Butch Moser, a local fishing guide on and around the Lake Osborne-Ida chain of lakes in Palm Beach County, targets nonnative fish. He agrees peacock bass are back. Sight-fishing for peacocks using small gold-colored Rapalas or topwater chug baits can be extremely productive. If the water is opaque, try a live minnow. Peacock bass are the only nonnative fish designated by the FWC as a gamefish. The bag limit is two, only one of which may be 17 inches or longer in total length. Any peacock bigger than 18 inches or 4 pounds qualifies for Big Catch recognition.

Not only peacocks were slammed by the cold and are now recovering, said Moser. In late August, he said he had “never seen the fishing as good as the past few weeks.” Several locks along the canal are open, and running water is attracting sunshine bass, peacock bass, clown knifefish -- the whole gamut.

One of his favorites, the unique clown knifefish, are running from 3 to 10 pounds. They are often full of shad but aggressively take any 3- to 4-inch minnow. According to Moser, when hooked they back up, then make a quick run and jump like a tarpon. They are tough to net since they back away and jump, so Moser’s tip is to get the net under them when they jump.

He recommends watching for a round boil and bubbles on the surface. Cast directly to the disturbance or fish a float with a live bait 3- to 4-feet deep and kept down with light weights. In the heat of the day, shade around bridges or pilings is productive. Since clown knifefish are a relatively new (1994) introduction, with a limited range in the Osborne-Ida chain, they are not included in the Big Catch program. Catches should not be transported alive elsewhere.

Moser also enjoys catching Mayan cichlids on poppers or minnows. You’ll find them in shallow water. They provide a great fight and meal. As with all nonnative fish, other than peacock bass and triploid grass carp, there is no size or bag limit; take all you catch. Those longer than 11 inches or heavier than 1 pound are eligible for a Big Catch certificate.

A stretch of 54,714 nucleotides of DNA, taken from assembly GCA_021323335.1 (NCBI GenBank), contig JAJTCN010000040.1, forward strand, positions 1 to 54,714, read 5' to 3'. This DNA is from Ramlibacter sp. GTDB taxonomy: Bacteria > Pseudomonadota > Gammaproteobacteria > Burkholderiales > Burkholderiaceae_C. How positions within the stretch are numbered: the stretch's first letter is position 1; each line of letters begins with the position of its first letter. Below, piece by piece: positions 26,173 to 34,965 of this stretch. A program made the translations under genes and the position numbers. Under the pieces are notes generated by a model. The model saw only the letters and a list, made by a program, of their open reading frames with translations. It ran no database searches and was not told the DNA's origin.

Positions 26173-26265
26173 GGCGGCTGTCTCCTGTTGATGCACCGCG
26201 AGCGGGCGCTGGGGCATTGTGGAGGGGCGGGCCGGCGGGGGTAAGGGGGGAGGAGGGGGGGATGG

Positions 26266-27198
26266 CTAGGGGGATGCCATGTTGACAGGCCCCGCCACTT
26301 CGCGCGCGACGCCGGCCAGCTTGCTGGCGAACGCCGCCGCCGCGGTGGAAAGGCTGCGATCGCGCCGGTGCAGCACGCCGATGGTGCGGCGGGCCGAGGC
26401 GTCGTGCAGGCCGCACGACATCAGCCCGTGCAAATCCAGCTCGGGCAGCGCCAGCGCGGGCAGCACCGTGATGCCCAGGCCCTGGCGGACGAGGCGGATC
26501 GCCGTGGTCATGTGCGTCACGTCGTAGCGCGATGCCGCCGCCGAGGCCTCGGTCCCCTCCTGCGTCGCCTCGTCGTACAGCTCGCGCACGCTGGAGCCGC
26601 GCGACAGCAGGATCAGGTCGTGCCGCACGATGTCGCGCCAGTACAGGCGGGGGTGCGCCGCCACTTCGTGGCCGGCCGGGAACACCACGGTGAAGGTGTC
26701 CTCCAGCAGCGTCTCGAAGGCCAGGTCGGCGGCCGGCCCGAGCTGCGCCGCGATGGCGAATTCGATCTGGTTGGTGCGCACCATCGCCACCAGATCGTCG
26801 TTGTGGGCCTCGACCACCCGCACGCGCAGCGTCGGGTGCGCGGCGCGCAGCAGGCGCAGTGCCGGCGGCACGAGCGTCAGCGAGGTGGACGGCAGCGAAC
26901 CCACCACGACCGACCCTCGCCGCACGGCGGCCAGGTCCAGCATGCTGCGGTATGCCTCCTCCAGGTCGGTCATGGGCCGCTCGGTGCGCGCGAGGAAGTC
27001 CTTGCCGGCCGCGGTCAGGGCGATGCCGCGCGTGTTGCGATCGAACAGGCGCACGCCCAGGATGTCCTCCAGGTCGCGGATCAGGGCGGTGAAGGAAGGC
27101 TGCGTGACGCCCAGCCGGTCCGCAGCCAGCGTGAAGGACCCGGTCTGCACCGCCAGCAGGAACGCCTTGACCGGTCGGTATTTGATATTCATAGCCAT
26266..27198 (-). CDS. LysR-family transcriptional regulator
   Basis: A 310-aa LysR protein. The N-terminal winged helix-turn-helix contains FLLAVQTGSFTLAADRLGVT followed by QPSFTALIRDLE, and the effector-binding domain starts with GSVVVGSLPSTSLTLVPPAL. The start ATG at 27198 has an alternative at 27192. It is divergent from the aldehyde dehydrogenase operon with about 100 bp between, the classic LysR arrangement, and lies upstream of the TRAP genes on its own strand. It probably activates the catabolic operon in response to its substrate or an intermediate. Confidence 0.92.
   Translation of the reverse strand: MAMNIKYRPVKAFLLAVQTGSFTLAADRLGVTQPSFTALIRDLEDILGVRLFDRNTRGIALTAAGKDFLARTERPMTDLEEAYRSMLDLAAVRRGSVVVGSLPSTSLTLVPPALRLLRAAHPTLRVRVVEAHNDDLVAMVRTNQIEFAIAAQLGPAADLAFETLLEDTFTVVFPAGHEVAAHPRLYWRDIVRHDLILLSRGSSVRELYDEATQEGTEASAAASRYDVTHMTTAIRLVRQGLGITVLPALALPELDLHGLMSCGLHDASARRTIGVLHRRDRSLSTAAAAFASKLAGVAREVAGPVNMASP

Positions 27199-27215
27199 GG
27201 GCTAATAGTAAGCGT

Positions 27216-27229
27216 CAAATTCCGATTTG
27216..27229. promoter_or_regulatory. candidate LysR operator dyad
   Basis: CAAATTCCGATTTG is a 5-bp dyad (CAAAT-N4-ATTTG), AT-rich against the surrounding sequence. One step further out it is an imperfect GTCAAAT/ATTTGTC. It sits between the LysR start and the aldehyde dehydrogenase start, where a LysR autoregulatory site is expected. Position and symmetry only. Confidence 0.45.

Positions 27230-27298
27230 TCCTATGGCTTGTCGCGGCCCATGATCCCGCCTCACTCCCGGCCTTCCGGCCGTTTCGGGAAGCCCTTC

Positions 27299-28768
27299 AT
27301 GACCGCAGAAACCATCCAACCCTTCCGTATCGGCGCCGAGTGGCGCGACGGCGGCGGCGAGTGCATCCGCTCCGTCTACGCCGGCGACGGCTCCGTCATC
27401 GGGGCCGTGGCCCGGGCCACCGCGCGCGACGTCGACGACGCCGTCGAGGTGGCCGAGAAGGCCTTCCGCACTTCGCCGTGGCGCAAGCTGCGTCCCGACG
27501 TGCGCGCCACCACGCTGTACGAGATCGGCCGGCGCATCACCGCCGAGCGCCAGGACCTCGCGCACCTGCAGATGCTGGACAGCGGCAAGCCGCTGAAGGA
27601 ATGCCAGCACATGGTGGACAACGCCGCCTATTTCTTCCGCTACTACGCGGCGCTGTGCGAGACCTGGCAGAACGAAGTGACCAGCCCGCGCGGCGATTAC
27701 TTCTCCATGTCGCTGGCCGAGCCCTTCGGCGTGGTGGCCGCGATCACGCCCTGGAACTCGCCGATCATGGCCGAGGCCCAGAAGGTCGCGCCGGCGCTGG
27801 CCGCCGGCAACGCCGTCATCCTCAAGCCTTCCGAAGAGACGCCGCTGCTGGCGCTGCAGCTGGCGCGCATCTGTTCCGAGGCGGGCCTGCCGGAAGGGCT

Vance Crain, an FWC fisheries biologist in the South Region, has observed increased catch rates for oscars. You can catch oscars throughout the L67A, as well as Alligator Alley, Miami Canal, Tamiami and WCA II. Cane pole anglers do well with crickets and worms, but beetle spins, small Rapalas or topwater poppers all work. Oscars have been in Florida waters since at least 1969 and are recognized in the Big Catch program. To qualify, submit a photo of one 11 inches long or longer, or 1.25 pounds or heavier.

Brightly colored Midas cichlids shine in Miami-Homestead canals; look for clear water and sight-fish for them with little jigheads and a worm, using ultralight gear. Crain describes them as “bluegill on steroids.”

Although these species have not caused major disruptions in native ecosystems or reduced harvest of native sport fishes, you should not release them (except peacock bass and triploid grass carp). Releasing fish from aquariums or moving them between water systems could produce detrimental effects and is illegal.

Check current fisheries forecasts, because conditions can vary drastically. Go to MyFWC.com/Fishing, select “Freshwater Fishing” then “Sites and Forecasts.”